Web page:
Posts Tagged Build Lifecycle
Build an automated testing, continuous integration, and continuous deployment system, using Maven, Hudson, WebLogic Server, JUnit, and NetBeans. Developed with Oracle’s Pre-Built Enterprise Java Development VM. Download the complete source code from Dropbox and on GitHub.
In this post, we will build a basic automated testing, continuous integration, and continuous deployment system, using Oracle’s Pre-Built Enterprise Java Development VM. The primary goal of the system is to automatically compile, test, and deploy a simple Java EE web application to a test environment. As this post will demonstrate, the key to a successful system is not a single application, but the effective integration of all the system’s applications into a well-coordinated and consistent workflow.
Building system such as this can be complex and time-consuming. However, Oracle’s Pre-Built Enterprise Java Development VM already has all the components we need. The Oracle VM includes NetBeans IDE for development, Apache Subversion for version control, Hudson Continuous Integration (CI) Server for build automation, JUnit and Hudson for unit test automation, and WebLogic Server for application hosting.
In addition, we will use Apache Maven, also included on the Oracle VM, to help manage our project’s dependencies, as well as the build and deployment process. Overlapping with some of Apache Ant’s build task functionality, Maven is a powerful cross-cutting tool for managing the modern software development projects. This post will only draw upon a small part of Maven’s functionality.
To save some time, we will use the same WebLogic Server (WLS) domain we built-in the last post, Deploying Applications to WebLogic Server on Oracle’s Pre-Built Development VM. We will also use code from the sample Hello World Java EE web project from that post. If you haven’t already done so, work through the last post’s example, first.
Here is a quick list of requirements for this demonstration:
- Oracle VM
- Oracle’s Pre-Built Enterprise Java Development VM running on current version of Oracle VM VirtualBox (mine: 4.2.12)
- Oracle VM’s has the latest system updates installed (see earlier post for directions)
- WLS domain from last post created and running in Oracle VM
- Credentials supplied with Oracle VM for Hudson (username and password)
- Window’s Development Machine
- Current version of Apache Maven installed and configured (mine: 3.0.5)
- Current version of NetBeans IDE installed and configured (mine: 7.3)
- Optional: Current version of WebLogic Server installed and configured
- All environmental variables properly configured for Maven, Java, WLS, etc. (MW_HOME, M2, etc.)
The steps involved in this post’s demonstration are as follows:
- Install the WebLogic Maven Plugin into the Oracle VM’s Maven Repositories, as well as the Development machine
- Create a new Maven Web Application Project in NetBeans
- Copy the classes from the Hello World project in the last post to new project
- Create a properties file to store Maven configuration values for the project
- Add the Maven Properties Plugin to the Project’s POM file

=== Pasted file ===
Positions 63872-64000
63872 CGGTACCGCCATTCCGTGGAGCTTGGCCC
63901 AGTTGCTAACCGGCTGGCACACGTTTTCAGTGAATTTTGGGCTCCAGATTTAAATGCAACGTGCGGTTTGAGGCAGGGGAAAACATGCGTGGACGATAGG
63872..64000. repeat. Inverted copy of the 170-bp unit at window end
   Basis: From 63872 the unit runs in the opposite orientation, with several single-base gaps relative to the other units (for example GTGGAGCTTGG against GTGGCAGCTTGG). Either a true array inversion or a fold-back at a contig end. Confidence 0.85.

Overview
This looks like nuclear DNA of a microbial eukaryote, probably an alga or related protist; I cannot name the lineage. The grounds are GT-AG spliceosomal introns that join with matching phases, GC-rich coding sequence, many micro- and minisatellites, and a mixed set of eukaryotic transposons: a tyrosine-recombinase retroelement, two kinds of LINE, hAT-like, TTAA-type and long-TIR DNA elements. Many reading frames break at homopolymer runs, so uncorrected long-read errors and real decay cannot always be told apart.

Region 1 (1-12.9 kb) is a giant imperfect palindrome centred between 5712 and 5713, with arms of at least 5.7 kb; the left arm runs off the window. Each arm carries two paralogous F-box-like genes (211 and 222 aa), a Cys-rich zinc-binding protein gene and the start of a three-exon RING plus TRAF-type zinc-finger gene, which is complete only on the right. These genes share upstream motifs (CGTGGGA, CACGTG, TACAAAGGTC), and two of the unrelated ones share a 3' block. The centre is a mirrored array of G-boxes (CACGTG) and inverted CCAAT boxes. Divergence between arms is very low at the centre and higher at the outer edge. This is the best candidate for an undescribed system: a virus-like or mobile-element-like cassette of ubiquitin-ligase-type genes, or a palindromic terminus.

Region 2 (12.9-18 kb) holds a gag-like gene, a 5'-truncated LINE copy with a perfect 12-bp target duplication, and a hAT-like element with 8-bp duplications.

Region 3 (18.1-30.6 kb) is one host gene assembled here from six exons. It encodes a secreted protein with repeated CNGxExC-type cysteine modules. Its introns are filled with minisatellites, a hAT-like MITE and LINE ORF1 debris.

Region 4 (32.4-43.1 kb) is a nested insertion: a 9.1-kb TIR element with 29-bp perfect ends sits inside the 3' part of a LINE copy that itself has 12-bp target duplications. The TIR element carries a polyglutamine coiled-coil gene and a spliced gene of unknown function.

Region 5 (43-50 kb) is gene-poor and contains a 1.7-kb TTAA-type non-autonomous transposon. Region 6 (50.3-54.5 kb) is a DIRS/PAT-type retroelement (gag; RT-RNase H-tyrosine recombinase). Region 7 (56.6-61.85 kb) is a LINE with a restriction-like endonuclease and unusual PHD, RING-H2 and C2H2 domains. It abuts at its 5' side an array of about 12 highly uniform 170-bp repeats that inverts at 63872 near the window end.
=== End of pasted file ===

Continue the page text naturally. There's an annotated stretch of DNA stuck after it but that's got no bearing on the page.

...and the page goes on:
- Add the WebLogic Maven Plugin to project’s POM file
- Add JUnit tests and JUnit dependencies to project
- Add a WebLogic Descriptor to the project
- Enable Tunneling on the new WLS domain from the last post
- Build, test, and deploy the project locally in NetBeans
- Add project to Subversion
- Optional: Upgrade existing Hudson 2.2.0 and plugins on the Oracle VM latest 3.x version
- Create and configure new Hudson CI job for the project
- Build the Hudson job to compile, test, and deploy project to WLS
WebLogic Maven Plugin
First, we need to install the WebLogic Maven Plugin (‘weblogic-maven-plugin’) onto both the Development machine’s local Maven Repository and the Oracle VM’s Maven Repository. Installing the plugin will allow us to deploy our sample application from NetBeans and Hudson, using Maven. The weblogic-maven-plugin, a JAR file, is not part of the Maven repository by default. According to Oracle, ‘WebLogic Server provides support for Maven through the provisioning of plug-ins that enable you to perform various operations on WebLogic Server from within a Maven environment. As of this release, there are two separate plug-ins available.’ In this post, we will use the weblogic-maven-plugin, as opposed to the wls-maven-plugin. Again, according to Oracle, the weblogic-maven-plugin “delivered in WebLogic Server 11g Release 1, provides support for deployment operations.”
The best way to understand the plugin install process is by reading the Using the WebLogic Development Maven Plug-In section of the Oracle Fusion Middleware documentation on Developing Applications for Oracle WebLogic Server. It goes into detail on how to install and configure the plugin.
In a nutshell, below is a list of the commands I executed to install the weblogic-maven-plugin version 220.127.116.11 on both my Windows development machine and on my Oracle VM. If you do not have WebLogic Server installed on your development machine, and therefore no access to the plugin, install it into the Maven Repository on the Oracle VM first, then copy the jar file to the development machine and follow the normal install process from that point forward.
On Windows Development Machine:
|java -jar wljarbuilder.jar -profile weblogic-maven-plugin|
|copy weblogic-maven-plugin.jar c:\tmp|
|jar xvf c:\tmp\weblogic-maven-plugin.jar META-INF/maven/com.oracle.weblogic/weblogic-maven-plugin/pom.xml|
|mvn install:install-file -DpomFile=META-INF/maven/com.oracle.weblogic/weblogic-maven-plugin/pom.xml -Dfile=c:\tmp\weblogic-maven-plugin.jar|
On the Oracle VM:
|java -jar wljarbuilder.jar -profile weblogic-maven-plugin|
|cp weblogic-maven-plugin.jar /home/oracle/tmp|
|jar xvf weblogic-maven-plugin.jar META-INF/maven/com.oracle.weblogic/weblogic-maven-plugin/pom.xml|
|mvn install:install-file -DpomFile=META-INF/maven/com.oracle.weblogic/weblogic-maven-plugin/pom.xml -Dfile=weblogic-maven-plugin.jar|
To test the success of your plugin installation, you can run the following maven command on Windows or Linux: